|I took this photo Wednesday morning of our driveway/parking area.|
At 37, I'm too young to remember the infamous Blizzard of '78. I was less than a year old for that storm, which seemingly came out of nowhere and blanketed the metropolitan Boston area with several feet of snow, along with high snowdrifts.
Alas, the Blizzard of '78 is just a memory to many now, but it's a memory that has many Bostonians and residents of surrounding towns scurrying to the grocery store whenever snow is mentioned. For us here, it's called "Got to get the Bread and Milk," something that everyone needs. As my wife so eloquently says every snowstorm, "Do these people just make French toast during snowstorms?" But I digress.
(Quick aside, this video here basically shows the mentality of every single Massachusetts resident when it comes to these grocery store runs pre-snowstorm. Go on, give it a view. It never gets old.)
When we heard about the upcoming snowstorm, we had just received a healthy sheet of about six inches of snow on Saturday. On Sunday, Jen and I delivered a snowblower to my brother-in-law in Connecticut, a drive of about 100 minutes or so, give or take a few minutes. When we got home, we had to unload a bed, and we were both weary from the drive that the only storm prep we did was hit the package store in Berlin, Mass. on our way back. I picked up a 12-pack of Samuel Adams Winter Lager as well as a bottle of Barefoot Pinot Grigio for Jen.
I eventually did storm prep on Monday, which included filling jugs with water in the event the power went out, and at 7 a.m., I ventured out to our local Market Basket grocery store to pick up a few storm essentials--yes, including the bread and milk. I also picked up some bananas and coffee. Afterward, I published Travel Agent, to the joy of many. When Jen came home from school, we filled some buckets with water for flushing the toilet in case the power went out.
Just before we went to bed Monday, the storm began.
We found our south-facing windows frosted over when we awoke on Tuesday, and loads of snow outside. I found my sister-in-law's car practically buried, and while our cars weren't covered, there was plenty of snow building behind them.
|My sister-in-law's car, buried.|
|Looking out at the horse paddock beyond the blueberry bush. Can you imagine snow up to your hips?|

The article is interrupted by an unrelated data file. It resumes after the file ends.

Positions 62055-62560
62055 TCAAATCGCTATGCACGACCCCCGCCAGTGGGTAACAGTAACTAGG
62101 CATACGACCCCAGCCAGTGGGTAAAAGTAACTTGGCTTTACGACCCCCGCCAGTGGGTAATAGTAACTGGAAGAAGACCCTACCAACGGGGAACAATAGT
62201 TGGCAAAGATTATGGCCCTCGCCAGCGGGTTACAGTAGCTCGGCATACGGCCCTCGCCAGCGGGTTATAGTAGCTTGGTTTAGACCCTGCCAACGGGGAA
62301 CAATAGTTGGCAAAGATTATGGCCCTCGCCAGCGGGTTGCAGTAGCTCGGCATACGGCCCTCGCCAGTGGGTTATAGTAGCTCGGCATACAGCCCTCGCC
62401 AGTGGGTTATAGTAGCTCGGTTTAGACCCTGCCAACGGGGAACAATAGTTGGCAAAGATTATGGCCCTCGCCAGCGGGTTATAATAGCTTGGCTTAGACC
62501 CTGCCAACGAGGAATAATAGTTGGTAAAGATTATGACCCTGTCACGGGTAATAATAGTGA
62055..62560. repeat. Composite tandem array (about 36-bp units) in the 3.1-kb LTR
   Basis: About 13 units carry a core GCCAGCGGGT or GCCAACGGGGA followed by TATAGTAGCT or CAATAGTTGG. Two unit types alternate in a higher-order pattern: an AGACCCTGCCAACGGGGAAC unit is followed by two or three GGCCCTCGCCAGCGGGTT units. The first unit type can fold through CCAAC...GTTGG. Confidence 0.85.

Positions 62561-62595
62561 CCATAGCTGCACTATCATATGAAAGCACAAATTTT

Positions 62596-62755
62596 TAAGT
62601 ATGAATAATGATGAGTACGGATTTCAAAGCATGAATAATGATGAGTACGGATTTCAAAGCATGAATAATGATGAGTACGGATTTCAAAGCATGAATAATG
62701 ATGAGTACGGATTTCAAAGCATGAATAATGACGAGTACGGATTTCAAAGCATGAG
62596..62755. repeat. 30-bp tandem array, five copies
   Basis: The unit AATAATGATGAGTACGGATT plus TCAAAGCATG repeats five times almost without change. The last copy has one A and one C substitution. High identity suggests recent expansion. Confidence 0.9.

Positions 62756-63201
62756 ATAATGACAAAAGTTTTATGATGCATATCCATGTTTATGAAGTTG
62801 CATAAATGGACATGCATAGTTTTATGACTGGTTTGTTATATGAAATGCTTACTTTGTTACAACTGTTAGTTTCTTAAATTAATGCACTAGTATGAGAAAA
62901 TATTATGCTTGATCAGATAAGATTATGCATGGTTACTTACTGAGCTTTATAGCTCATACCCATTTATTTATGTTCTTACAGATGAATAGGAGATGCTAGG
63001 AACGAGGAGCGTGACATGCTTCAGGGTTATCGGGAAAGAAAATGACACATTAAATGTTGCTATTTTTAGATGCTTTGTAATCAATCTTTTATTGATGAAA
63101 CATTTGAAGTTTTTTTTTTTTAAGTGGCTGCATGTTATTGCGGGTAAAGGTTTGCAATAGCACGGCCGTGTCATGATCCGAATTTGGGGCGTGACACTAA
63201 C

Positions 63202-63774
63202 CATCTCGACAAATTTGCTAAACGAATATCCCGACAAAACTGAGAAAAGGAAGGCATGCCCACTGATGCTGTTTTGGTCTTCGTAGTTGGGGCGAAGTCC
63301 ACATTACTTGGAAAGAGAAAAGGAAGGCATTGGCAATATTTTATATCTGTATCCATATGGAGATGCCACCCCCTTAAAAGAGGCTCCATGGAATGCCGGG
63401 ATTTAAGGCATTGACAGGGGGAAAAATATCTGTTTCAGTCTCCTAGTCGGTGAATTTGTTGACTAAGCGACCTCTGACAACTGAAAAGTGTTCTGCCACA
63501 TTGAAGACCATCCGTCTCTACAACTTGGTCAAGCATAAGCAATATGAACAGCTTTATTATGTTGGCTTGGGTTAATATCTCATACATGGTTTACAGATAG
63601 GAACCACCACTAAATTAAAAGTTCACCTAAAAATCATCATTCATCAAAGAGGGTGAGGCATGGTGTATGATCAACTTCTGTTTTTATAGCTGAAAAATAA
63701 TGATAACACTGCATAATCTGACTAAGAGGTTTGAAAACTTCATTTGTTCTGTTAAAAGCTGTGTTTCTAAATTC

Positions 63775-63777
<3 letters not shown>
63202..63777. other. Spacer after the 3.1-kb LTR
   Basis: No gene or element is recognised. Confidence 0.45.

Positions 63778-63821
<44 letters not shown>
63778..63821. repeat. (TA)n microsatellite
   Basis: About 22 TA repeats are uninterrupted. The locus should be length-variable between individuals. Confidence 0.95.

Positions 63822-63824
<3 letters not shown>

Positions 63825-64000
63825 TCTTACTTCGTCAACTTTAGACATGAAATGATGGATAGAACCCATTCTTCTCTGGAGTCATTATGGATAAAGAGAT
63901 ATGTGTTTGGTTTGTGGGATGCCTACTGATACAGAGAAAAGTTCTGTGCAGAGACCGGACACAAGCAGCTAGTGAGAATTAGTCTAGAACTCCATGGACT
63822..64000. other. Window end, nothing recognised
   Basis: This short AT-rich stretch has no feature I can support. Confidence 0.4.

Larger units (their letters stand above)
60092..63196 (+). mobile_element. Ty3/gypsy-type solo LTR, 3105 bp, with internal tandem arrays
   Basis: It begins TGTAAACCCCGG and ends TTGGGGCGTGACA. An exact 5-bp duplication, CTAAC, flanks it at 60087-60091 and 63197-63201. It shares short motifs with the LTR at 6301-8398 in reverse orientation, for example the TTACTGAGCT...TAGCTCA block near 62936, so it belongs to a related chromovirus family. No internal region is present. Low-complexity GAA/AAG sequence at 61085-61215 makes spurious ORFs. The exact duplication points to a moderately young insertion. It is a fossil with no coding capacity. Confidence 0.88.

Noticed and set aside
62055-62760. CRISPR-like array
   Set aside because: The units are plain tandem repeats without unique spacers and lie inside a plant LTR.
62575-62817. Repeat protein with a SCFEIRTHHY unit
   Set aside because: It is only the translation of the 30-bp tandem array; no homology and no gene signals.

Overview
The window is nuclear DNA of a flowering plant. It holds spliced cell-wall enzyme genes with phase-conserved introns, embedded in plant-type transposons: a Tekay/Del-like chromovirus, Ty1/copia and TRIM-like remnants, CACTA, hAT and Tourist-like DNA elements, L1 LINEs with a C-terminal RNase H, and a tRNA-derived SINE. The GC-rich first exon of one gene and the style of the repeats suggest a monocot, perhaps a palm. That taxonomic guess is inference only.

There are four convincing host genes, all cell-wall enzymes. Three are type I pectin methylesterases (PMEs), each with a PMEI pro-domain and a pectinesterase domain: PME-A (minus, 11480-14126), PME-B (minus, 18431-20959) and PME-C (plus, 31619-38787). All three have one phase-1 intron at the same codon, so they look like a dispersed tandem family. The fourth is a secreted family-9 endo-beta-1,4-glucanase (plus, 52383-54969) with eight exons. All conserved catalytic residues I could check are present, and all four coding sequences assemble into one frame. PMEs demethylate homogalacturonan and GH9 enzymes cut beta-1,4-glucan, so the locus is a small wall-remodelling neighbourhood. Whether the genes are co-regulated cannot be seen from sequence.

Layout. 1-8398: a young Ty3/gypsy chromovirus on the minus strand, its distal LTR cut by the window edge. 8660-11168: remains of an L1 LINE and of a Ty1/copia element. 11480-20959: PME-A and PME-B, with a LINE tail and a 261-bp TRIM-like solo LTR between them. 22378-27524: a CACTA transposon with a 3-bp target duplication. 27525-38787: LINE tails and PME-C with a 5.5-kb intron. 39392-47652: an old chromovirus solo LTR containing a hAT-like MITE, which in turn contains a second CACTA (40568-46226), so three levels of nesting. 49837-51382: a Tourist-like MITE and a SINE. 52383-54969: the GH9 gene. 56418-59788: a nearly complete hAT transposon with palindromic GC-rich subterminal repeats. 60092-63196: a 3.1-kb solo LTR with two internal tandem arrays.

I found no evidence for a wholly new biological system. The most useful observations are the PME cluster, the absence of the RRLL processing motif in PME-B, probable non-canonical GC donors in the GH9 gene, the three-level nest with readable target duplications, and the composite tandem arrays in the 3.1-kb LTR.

|Jen's truck, the bed full of snow with more piling around it.|
We went out to feed the horses immediately. Walking to the paddock, the snow was already up to my knees at 7:30 a.m., but when we got into the paddock, the snow was nearly up to my hips. The snow just kept coming. The horses, luckily, were smart enough to stay at the shed while I trudged through it, making a path for Jen. I had to catch my breath before going back.
Jen and I simply stayed indoors as the storm raged outside. Jen's uncle came by with a front-end loader and plowed a good portion of the snow aside. We went out again at 4 p.m. to feed the boys, then came in. The storm seemingly stopped after 7 o'clock.
|Jen's uncle, clearing snow mid-storm.|
Wednesday morning, we fed the boys, and then we started digging the cars out. I had our new car dug out in a couple of minutes, but the truck took a little longer. Jen drove them out, then we dug Bethany's car out, plus a path to the water troughs. Some time later, Jen's uncle came by again and plowed the rest, giving us room to turn the cars around and head down the driveway. There is still a little more shoveling to do, especially in front of my sister-in-law's apartment.
All told, we got quite a bit. The National Weather Service said Bolton received 26 inches of snow, while one town over received 36 inches. I think we got more than 36, but what do I know.
And now we have some snow coming Friday, and more Monday.
I am--well, my knees are--crying uncle.
|The Diva Kitty and Ziggy Puff and unconcerned about weather events.|